But though this Imperial aspect of land settlement, often somewhat overlooked, should form the foundation of all colonization schemes, nations are made up of individuals; the good of the whole includes the good of the units, and a building does not consist of foundations. Therefore the whole subject is one which requires the closest attention to every detail, both in respect of the selection and training of proposed colonists, in the preparation of the new home, and the consideration of those particular social and industrial conditions which differentiate one locality from another.

Thus, for example, the land settlement of South Africa cannot proceed on precisely the same lines as those laid down for Westralia, though perhaps superficially there may be resemblances between the two countries. Recent history has brought South Africa very vividly before the eyes of English people, and it might, therefore, very well seem as though, of all parts of the Empire, the sub-continent would, now that peace is re-established, be the particular spot towards which colonization should naturally flow. This supposition is the more natural in that, for political reasons, British population is peculiarly to be desired. The land settlement of South Africa may therefore be said at the present time to interest all Britons perhaps more than any other individual Imperial scheme. Let us see, then, what are the conditions.

It is, of course, true that, roughly speaking, the general features of South African colonization resemble each other in all the five States of which that area is composed, but it is none the less a fact that, when it comes to practice, each Colony must be taken separately.

Natal.

The Garden Colony covers some 36,000 square miles, and, as its title implies, includes much rich and well-watered territory, and a delightful climate. The fertility of the soil, in comparison with the bulk of the neighbouring States, is largely attributable to the Drakensberg Mountains, which act both as a watershed and as a dispersing agent to the breeze-carried moisture of the ocean, of which the benefits would be largely lost but for this natural barrier to its further progress inland. Pasturage is excellent and extensive in many parts, especially on the north and on the western boundaries, the high veld being particularly suitable for horses and cattle. The arable land not only bears mealies and good wheat, but also, in parts, sorghum, tobacco, tea, sugar, and fruit.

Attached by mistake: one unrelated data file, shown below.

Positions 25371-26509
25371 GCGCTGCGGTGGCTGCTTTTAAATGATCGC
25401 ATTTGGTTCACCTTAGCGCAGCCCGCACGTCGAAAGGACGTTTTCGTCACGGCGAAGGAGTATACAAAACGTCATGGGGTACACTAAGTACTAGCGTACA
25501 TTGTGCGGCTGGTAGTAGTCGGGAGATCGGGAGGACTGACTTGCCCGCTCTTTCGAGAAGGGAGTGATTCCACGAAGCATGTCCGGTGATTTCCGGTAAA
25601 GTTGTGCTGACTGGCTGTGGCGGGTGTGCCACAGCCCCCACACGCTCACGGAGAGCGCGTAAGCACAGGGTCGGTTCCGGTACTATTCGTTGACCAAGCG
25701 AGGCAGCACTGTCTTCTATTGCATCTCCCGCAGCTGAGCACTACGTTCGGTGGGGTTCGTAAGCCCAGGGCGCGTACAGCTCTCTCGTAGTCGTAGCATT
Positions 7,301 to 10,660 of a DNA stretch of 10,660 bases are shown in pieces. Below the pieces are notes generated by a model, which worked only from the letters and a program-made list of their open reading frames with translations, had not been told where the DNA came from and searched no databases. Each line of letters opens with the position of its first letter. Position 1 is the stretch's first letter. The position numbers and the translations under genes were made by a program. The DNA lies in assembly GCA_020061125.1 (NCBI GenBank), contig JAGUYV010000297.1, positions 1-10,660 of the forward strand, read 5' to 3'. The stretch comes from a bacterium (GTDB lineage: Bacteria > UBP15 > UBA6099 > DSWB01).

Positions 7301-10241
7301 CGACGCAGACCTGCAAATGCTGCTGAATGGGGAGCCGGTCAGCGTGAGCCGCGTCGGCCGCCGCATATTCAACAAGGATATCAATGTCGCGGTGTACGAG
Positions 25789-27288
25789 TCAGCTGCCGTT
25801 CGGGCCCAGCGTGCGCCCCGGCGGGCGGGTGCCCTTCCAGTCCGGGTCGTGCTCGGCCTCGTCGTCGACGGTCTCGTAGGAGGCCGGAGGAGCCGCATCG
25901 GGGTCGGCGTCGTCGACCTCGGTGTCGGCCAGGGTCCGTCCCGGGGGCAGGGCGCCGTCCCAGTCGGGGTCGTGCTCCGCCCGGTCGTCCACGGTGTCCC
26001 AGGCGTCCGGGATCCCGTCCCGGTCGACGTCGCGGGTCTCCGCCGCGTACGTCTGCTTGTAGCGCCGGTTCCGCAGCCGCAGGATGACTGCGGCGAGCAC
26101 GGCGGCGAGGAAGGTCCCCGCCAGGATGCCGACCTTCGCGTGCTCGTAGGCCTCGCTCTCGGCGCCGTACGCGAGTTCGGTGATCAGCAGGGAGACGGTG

Now, when it is taken into consideration, along with the above facts, that Natal is in the agricultural and pastoral districts very thinly populated, and that the bulk of the white people are English, it would seem as though this were an ideal Colony for settlers from the Motherland; and so in a sense it might be. But, owing to unwise legislation and slack supervision, the best of the country land has been allowed to fall into Kaffir hands, and a vested right thus established, which the Colonial Government could only get over by compulsory sales, and that would mean trouble with the natives. By doing a very limited amount of stock-raising on their own account, these Kaffir proprietors are independent of whites, and being disproportionately undertaxed, they are fully satisfied with a lazy life. Thus the capacities of the finest areas of arable and pastoral country have never been tested. Leaving aside this first-quality land in native hands, the western frontier, Biggarsberg, and Ladysmith districts in Dutch possession, and the smaller area owned by British-born Natalians, there remains about 7,000,000 acres of Government-owned country. A considerable portion of this land ought to be available for white settlement, but the price asked is usually too high; that offered on perpetual lease by the Land Company is charged something like four times too much for the advantages offered. For this reason, coupled with the shortage and expense of labour—Natal Kaffirs are the most unwilling and incapable in the sub-continent—the Garden Colony does not lend itself to any extensive settlement schemes, such as could be financed and directed from England. The colonist stands to gain more in Rhodesia, for example, than in Natal, and so long as that is the case, all the chances in fruit and sugar which here offer, so to speak, from Nature itself, will not attract men who seek to do the best for themselves and their families.

It is worth noting, though, how extremely well one settlement in Natal turned out. Unfortunately, these immigrant farmers were not British, and foreigners can live in circumstances which do not commend themselves to English people. Economy was, however, in this case its own reward. Every penny gained in sale of produce was re-expended in the land—increasing its extent, fertilizing and renewing the soil, until many of the individual farmers started on their own, to become rich and prosperous agriculturists. The children of these German settlers have risen to be among the most influential men in Natal, and they are all loyal to the British Crown. When similar settlements have been attempted by English farmers they have usually proved abortive, because men have drifted away into town and commercial life, where money may, with luck, be more quickly made.